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Tea for Tuna

by Carole VanSickle



Richard Winn’s “white mice” boast fins and gills and are healthiest when swimming in green tea.

Winn’s lab critters are genetically altered versions of a fish species called medaka, and they have helped verify what scientists have suspected and herbalists have insisted for years: Green tea is not only good for the soul, it’s also good for the cell.

“Inserting a piece of DNA called a reporter gene into the fish DNA results in every single cell in the fish having a copy of this gene,” said Winn, professor of biology and director of the University of Georgia Aquatic Biotechnology and Environmental Laboratory. “After we expose the fish to a carcinogen, we can not only see what kind of mutations resulted but also pinpoint where it caused them.”

The additional DNA does not adversely affect the fish; it just enables scientists to analyze mutation frequency by counting the times the target gene changed following exposure.

Medaka that are exposed to a carcinogen and then placed in an environment permeated with green tea compounds have 84 percent fewer cancer-causing mutations than fish exposed to the cancer-causing chemical alone, according to a paper Winn and his colleagues published in the May 2005 issue of Environmental and Molecular Mutagenesis.

Cancer cells differ from normal cells in that they have a mutation in their DNA that makes them endlessly divide, so an 84 percent reduction in mutations is important if translated to human beings, Winn said. “It would significantly decrease a person’s odds of developing cancer because it would significantly decrease the number of cells that might have this reproductive mutation.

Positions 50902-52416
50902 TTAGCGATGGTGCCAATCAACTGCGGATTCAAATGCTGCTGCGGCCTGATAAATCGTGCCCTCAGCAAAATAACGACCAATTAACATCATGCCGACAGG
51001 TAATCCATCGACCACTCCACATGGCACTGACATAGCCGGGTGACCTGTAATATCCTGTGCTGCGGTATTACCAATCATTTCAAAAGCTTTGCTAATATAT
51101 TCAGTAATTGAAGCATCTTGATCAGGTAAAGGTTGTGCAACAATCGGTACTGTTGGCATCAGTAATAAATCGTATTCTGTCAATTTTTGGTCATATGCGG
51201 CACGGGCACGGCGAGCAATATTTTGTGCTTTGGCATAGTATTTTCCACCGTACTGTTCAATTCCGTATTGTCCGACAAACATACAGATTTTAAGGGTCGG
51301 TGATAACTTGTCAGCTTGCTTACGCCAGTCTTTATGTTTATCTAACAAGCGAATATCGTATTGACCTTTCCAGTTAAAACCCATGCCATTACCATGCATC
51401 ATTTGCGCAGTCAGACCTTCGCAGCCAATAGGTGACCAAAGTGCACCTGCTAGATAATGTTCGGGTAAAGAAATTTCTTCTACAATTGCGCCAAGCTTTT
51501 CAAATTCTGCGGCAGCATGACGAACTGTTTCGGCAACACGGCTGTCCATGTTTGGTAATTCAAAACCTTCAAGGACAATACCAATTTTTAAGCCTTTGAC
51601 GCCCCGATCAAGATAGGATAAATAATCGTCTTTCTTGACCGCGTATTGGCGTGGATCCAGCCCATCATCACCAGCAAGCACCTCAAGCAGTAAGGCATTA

“In short,” he said, “drink your green tea.”

These results also enabled Winn to “ride the tail of the mouse,” as he put it, by developing medaka that, like mice, can be used as models for human disease. Fish are much less costly than mice to grow and maintain, and medaka embryos in particular are very sensitive to many waterborne contaminants — such as the chemicals that flooded New Orleans following Hurricane Katrina. By exposing these embryos to samples from the city’s mounds of tainted mud, Winn and his colleagues hope to determine the risks incurred by people who move back and rebuild.

“We had to verify that medaka, like mice, could be models for human systems,” he said. “Now that we know that, we can use them to more effectively study vital aquatic issues.”

For more information, contact Richard Winn at


Research Communications, Office of the VP for Research, UGA
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